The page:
Notably, the bill does not have explicit definitions of sell, share, or disclose. However, in the body of the bill, functional definitions of these terms are found. In Section 3, one finds the definition of what constitutes selling a person’s personal information, which occurs if a business

sells, rents, discloses, disseminates, makes available, transfers or otherwise communicates, orally, in writing, or by electronic or other means, the information to the other business or third party for monetary or other valuable consideration.

This is a fairly tight definition that encompasses much of the personal data market. One wonders if the requirement of monetary or valuable consideration might be ripe for exploitation if a large company, say like Twitter, is freely trading personal data and receiving only personal data in return. Does that qualify as valuable consideration? I would think so, but I expect this part of the definition to get tested.

Things get interesting with how the carve outs to selling personal information are phrased. For example, one such exemption is when a person “directs the business to intentionally disclose the information or uses the business to intentionally interact with a third party, provided that the third party does not sell the information, unless that disclosure is consistent with this act” (emphasis added.) It would appear possible that a third party could sell a person’s personal information without consent so long as notice is provided. And yet, that reading appears to be directly at odds with other provisions. Moreover, elsewhere in the section, this provision is clarified through noting a person must intentionally interact with the third party through affirmatively consenting. However, it appears one need merely consent to the intentional interaction and not the sale of personal information. This is either a significant, intentional loophole, or drafting that needs to be tightened to conform to the rest of the bill.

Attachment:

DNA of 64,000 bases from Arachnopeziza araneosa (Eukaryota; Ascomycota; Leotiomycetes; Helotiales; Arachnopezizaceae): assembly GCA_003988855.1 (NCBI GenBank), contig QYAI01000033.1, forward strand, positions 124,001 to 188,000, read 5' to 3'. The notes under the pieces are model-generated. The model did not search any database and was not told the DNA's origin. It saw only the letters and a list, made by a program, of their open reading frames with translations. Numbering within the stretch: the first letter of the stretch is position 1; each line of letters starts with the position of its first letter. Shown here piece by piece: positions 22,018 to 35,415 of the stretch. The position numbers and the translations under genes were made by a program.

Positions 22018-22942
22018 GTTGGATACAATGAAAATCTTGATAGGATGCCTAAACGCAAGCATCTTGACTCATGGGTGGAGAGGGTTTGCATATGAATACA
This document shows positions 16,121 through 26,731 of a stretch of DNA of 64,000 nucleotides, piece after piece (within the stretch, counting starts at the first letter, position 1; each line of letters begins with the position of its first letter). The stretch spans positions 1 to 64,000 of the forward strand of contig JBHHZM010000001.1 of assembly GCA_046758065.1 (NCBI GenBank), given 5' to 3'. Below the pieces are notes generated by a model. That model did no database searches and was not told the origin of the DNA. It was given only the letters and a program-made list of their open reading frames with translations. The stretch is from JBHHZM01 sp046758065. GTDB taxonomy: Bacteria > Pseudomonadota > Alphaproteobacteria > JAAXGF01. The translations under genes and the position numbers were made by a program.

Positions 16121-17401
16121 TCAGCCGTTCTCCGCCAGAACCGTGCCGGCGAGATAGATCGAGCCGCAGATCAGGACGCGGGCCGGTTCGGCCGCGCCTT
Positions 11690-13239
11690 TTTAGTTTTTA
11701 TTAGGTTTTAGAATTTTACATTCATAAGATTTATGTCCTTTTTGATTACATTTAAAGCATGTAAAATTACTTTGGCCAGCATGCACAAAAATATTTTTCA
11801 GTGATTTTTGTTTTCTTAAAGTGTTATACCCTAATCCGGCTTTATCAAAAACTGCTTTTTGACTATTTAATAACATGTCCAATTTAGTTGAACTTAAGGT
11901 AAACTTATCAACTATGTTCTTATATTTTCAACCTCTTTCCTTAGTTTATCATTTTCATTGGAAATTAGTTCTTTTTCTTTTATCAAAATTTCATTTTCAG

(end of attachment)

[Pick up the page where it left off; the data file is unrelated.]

Large companies doing business in Oklahoma are swept into the bill except for “internet service providers” acting in that capacity. To qualify, a business must

  • Do business in the state
  • Collect personal information
  • Control the processing of the collected personal information; and
  • Meet one or more of the following:
    • Annual gross revenue of $10 million or more
    • Buying, selling, receiving, or sharing the personal information of 50,000 or more Oklahoma residents a year; or
    • Earn 25% of annual revenue from selling personal information

There are a number of carve outs for entities already subject to other privacy and data security regulations such as: